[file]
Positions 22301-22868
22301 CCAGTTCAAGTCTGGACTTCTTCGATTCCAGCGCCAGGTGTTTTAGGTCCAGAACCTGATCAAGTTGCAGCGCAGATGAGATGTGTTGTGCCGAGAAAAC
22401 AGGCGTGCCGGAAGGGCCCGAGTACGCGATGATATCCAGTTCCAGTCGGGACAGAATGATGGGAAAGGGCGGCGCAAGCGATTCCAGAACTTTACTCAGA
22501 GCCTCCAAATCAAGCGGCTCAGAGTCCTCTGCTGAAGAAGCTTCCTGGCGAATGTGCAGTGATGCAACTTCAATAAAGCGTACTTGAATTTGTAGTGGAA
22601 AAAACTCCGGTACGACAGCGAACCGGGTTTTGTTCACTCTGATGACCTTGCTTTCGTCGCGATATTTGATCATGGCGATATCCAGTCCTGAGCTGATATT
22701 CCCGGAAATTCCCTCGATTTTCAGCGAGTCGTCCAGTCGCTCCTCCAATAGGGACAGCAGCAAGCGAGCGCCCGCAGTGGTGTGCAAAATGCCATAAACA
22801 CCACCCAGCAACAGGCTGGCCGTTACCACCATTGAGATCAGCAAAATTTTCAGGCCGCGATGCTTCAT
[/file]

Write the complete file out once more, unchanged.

Positions 22301-22868
22301 CCAGTTCAAGTCTGGACTTCTTCGATTCCAGCGCCAGGTGTTTTAGGTCCAGAACCTGATCAAGTTGCAGCGCAGATGAGATGTGTTGTGCCGAGAAAAC
22401 AGGCGTGCCGGAAGGGCCCGAGTACGCGATGATATCCAGTTCCAGTCGGGACAGAATGATGGGAAAGGGCGGCGCAAGCGATTCCAGAACTTTACTCAGA
22501 GCCTCCAAATCAAGCGGCTCAGAGTCCTCTGCTGAAGAAGCTTCCTGGCGAATGTGCAGTGATGCAACTTCAATAAAGCGTACTTGAATTTGTAGTGGAA
22601 AAAACTCCGGTACGACAGCGAACCGGGTTTTGTTCACTCTGATGACCTTGCTTTCGTCGCGATATTTGATCATGGCGATATCCAGTCCTGAGCTGATATT
22701 CCCGGAAATTCCCTCGATTTTCAGCGAGTCGTCCAGTCGCTCCTCCAATAGGGACAGCAGCAAGCGAGCGCCCGCAGTGGTGTGCAAAATGCCATAAACA
22801 CCACCCAGCAACAGGCTGGCCGTTACCACCATTGAGATCAGCAAAATTTTCAGGCCGCGATGCTTCAT